Joining the military sometimes means being away from family and friends, traveling to new and exotic places, or having the option to stay in the continental U.S.
For two Filipino-American service members, traveling to the Philippines for Exercise Balikatan 2012 brings them back to their roots.
U.S. Marine Lance Cpls. John L. Culilap, a field wireman with Combat Logistics Battalion 3, and Jed A. Delos-Reyes, a motor transportation operator with Headquarters Battalion, 3rd Marine Division, were both born and raised in the Philippines.
For the exercise, they provide security at the camp at Crow Valley and help break down language barriers between Philippine and U.S. service members, allowing a wealth of knowledge, culture and understanding to flow through the camp like wildfire.
“I try to help out as much as I can,” Culilap said. “Marines want to know what food to try and where to go, while Filipinos ask about America for the most part. My superiors sometimes need me to translate with local drivers or shopkeepers, and I know enough of the language to get by.”
Both Marines moved to California from the Philippines when they were young. Their life stories are different, however, both are inspiring.
“My parents separated when I was 12 years old,” Delos-Reyes said. “My mother then married an American man, and we moved to Seaside, (Calif.). I had a hard time in school at first, and my English still isn’t perfect, but when I look back, coming to America was a good thing.”
Delos-Reyes hadn’t been back to the Philippines to see his family until December 2011. During his visit, he reconnected with friends, bought a house and held a birthday celebration for his niece. When he returned from leave, he found out he was going back again, but this time for Balikatan.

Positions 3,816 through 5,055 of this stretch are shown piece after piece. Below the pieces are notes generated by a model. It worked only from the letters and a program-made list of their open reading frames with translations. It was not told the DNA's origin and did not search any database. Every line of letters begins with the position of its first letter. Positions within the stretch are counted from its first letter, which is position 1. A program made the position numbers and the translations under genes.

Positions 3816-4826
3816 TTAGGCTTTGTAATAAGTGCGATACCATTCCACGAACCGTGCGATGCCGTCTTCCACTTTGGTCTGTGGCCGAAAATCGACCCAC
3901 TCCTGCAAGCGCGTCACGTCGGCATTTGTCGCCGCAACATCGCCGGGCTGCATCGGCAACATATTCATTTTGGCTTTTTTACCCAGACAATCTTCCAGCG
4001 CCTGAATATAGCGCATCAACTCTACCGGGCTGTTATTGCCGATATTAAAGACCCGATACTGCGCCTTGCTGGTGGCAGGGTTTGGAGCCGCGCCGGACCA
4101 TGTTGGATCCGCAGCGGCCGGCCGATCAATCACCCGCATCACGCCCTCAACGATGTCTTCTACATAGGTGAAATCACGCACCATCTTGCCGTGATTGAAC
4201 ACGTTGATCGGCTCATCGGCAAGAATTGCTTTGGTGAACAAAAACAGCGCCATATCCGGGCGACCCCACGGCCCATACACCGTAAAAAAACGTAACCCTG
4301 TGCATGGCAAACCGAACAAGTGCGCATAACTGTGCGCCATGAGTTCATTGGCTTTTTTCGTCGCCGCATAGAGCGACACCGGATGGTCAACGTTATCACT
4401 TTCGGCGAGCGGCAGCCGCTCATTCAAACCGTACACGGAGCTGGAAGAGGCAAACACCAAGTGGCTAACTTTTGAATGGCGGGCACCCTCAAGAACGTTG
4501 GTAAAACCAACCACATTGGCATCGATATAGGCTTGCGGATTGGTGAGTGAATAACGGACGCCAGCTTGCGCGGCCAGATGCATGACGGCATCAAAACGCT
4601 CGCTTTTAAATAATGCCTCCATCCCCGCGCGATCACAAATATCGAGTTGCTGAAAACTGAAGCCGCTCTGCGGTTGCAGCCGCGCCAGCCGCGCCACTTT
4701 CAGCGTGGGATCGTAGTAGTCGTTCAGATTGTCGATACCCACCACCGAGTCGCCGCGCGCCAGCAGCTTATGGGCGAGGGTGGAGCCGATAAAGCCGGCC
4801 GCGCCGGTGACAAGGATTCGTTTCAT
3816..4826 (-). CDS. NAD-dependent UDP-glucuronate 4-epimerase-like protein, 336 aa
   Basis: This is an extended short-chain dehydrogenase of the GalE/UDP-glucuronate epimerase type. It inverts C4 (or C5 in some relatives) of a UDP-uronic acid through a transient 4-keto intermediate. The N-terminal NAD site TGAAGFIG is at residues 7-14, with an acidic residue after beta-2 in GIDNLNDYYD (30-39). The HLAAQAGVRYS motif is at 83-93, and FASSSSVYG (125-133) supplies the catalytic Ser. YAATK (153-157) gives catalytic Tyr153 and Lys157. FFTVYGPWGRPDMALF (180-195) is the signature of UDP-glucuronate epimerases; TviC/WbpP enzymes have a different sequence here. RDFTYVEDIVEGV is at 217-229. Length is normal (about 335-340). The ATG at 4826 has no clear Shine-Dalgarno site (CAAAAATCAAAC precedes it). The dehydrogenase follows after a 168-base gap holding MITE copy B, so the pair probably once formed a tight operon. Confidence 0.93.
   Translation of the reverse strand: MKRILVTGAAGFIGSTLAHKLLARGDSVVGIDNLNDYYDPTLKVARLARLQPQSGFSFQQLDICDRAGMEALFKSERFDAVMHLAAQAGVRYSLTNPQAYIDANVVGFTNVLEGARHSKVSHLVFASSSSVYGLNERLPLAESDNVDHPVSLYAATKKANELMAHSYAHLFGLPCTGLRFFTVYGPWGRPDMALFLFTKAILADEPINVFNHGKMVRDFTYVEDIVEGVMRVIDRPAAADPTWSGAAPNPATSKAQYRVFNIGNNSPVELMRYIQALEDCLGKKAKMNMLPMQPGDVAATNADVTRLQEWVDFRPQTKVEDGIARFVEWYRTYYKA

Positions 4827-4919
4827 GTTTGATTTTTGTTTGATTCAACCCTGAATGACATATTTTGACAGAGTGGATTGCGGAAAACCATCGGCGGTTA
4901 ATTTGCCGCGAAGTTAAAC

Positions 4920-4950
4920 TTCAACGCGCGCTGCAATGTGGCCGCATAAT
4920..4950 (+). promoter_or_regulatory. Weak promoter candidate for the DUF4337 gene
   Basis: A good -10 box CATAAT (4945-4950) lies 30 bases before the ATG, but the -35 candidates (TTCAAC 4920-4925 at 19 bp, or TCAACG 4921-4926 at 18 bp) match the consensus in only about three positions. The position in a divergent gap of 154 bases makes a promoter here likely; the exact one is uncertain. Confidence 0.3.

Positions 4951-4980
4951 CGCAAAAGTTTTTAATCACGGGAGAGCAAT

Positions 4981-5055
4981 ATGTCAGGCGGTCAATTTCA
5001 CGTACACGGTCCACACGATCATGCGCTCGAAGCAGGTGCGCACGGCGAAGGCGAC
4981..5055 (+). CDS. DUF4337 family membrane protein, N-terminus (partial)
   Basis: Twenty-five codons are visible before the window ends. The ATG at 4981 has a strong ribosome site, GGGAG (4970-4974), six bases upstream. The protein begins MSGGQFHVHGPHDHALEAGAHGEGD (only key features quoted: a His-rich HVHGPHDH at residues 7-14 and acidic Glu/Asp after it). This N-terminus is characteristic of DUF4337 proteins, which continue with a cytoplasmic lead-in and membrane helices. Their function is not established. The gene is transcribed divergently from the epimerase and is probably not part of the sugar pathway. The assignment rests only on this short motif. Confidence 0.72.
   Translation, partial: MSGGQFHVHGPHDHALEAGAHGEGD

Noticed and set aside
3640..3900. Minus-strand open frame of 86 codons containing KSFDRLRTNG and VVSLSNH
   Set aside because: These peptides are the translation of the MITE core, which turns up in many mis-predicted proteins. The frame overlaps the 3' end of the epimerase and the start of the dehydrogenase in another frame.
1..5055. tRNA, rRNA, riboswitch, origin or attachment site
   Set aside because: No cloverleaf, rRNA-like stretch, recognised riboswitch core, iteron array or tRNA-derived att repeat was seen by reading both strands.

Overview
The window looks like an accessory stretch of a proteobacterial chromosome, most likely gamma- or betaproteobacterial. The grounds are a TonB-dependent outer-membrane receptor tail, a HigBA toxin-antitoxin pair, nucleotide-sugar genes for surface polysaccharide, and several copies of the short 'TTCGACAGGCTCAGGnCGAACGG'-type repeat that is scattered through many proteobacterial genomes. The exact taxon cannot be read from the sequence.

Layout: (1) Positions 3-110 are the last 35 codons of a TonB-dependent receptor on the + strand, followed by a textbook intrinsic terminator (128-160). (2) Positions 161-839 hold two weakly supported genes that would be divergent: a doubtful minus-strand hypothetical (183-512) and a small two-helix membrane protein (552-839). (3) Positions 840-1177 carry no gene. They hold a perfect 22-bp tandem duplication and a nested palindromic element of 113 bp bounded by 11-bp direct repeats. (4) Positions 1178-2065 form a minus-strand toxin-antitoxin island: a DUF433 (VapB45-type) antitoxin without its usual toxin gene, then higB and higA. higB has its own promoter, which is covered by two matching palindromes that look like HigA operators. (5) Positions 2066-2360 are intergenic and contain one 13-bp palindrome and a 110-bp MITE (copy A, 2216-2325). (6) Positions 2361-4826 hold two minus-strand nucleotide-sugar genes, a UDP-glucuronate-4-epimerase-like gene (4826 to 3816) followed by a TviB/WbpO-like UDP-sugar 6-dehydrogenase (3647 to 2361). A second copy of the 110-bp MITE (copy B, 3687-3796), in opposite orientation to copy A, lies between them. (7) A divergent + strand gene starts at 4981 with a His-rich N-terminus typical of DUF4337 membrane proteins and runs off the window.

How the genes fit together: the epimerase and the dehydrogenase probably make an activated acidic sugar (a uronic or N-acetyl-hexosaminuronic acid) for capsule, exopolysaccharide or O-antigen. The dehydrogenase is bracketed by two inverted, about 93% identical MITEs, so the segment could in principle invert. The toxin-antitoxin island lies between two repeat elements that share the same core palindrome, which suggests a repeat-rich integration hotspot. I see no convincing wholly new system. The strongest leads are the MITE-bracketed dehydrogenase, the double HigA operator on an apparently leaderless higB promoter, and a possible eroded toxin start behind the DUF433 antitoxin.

“I was so excited when I found out,” Delos-Reyes said. “I told all my family, and I’m hoping to see them when we go on liberty. Interacting with the people here in Crow Valley makes me feel like I’m back home.”
Today, the men are treated like celebrities by the people from the surrounding towns of Capas Tarlac and Barangay Santa. They get to indulge in the local cuisine, talk about the progress of their country and pass on what they’ve learned to their brothers and sisters in the Corps.
“I literally lived like this,” said Delos-Reyes as he looked around at the surrounding village that lacksindoor plumbing, electricity and paved roads. “It brings back memories and makes me want to give back as much as I can to the people here in the Philippines.”
When the Philippine Marines set up camp next to Camp Palacio, it really hit home on how much the Filipino-American Marines had changed since moving to the U.S. Culturally, everything from their housing to the way meals were prepared was different.
“I’m used to the way I did things (while living) in the Philippines, but we can really learn from each other since this is a foreign environment to many Americans,” said Culilap. “The (Philippine Marines) know how (difficult conditions are) here, and they can teach us a lot and learn from how we train for different countries. Filipinos can be one of the most hospitable people in the world, and I hope that the Marines get a sense of that while they’re here.”